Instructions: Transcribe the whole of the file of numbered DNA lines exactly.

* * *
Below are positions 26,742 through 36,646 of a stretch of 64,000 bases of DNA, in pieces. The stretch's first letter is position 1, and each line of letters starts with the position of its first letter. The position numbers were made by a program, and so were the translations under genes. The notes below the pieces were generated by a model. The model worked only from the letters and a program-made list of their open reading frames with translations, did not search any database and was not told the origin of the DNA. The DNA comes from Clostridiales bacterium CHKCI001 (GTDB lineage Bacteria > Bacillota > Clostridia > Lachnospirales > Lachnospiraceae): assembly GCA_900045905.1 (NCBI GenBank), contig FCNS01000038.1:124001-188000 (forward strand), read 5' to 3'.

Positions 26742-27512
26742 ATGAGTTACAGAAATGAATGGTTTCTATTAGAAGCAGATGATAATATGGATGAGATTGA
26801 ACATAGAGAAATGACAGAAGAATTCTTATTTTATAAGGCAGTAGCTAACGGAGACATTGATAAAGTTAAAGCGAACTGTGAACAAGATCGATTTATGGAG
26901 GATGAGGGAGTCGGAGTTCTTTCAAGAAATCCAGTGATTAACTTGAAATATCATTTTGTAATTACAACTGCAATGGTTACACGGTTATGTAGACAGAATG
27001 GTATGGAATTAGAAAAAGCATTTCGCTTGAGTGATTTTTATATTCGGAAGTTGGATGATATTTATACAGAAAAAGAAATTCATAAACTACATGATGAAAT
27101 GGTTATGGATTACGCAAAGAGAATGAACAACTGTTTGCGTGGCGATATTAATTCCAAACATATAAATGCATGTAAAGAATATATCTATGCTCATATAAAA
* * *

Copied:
Below are positions 26,742 through 36,646 of a stretch of 64,000 bases of DNA, in pieces. The stretch's first letter is position 1, and each line of letters starts with the position of its first letter. The position numbers were made by a program, and so were the translations under genes. The notes below the pieces were generated by a model. The model worked only from the letters and a program-made list of their open reading frames with translations, did not search any database and was not told the origin of the DNA. The DNA comes from Clostridiales bacterium CHKCI001 (GTDB lineage Bacteria > Bacillota > Clostridia > Lachnospirales > Lachnospiraceae): assembly GCA_900045905.1 (NCBI GenBank), contig FCNS01000038.1:124001-188000 (forward strand), read 5' to 3'.

Positions 26742-27512
26742 ATGAGTTACAGAAATGAATGGTTTCTATTAGAAGCAGATGATAATATGGATGAGATTGA
26801 ACATAGAGAAATGACAGAAGAATTCTTATTTTATAAGGCAGTAGCTAACGGAGACATTGATAAAGTTAAAGCGAACTGTGAACAAGATCGATTTATGGAG
26901 GATGAGGGAGTCGGAGTTCTTTCAAGAAATCCAGTGATTAACTTGAAATATCATTTTGTAATTACAACTGCAATGGTTACACGGTTATGTAGACAGAATG
27001 GTATGGAATTAGAAAAAGCATTTCGCTTGAGTGATTTTTATATTCGGAAGTTGGATGATATTTATACAGAAAAAGAAATTCATAAACTACATGATGAAAT
27101 GGTTATGGATTACGCAAAGAGAATGAACAACTGTTTGCGTGGCGATATTAATTCCAAACATATAAATGCATGTAAAGAATATATCTATGCTCATATAAAA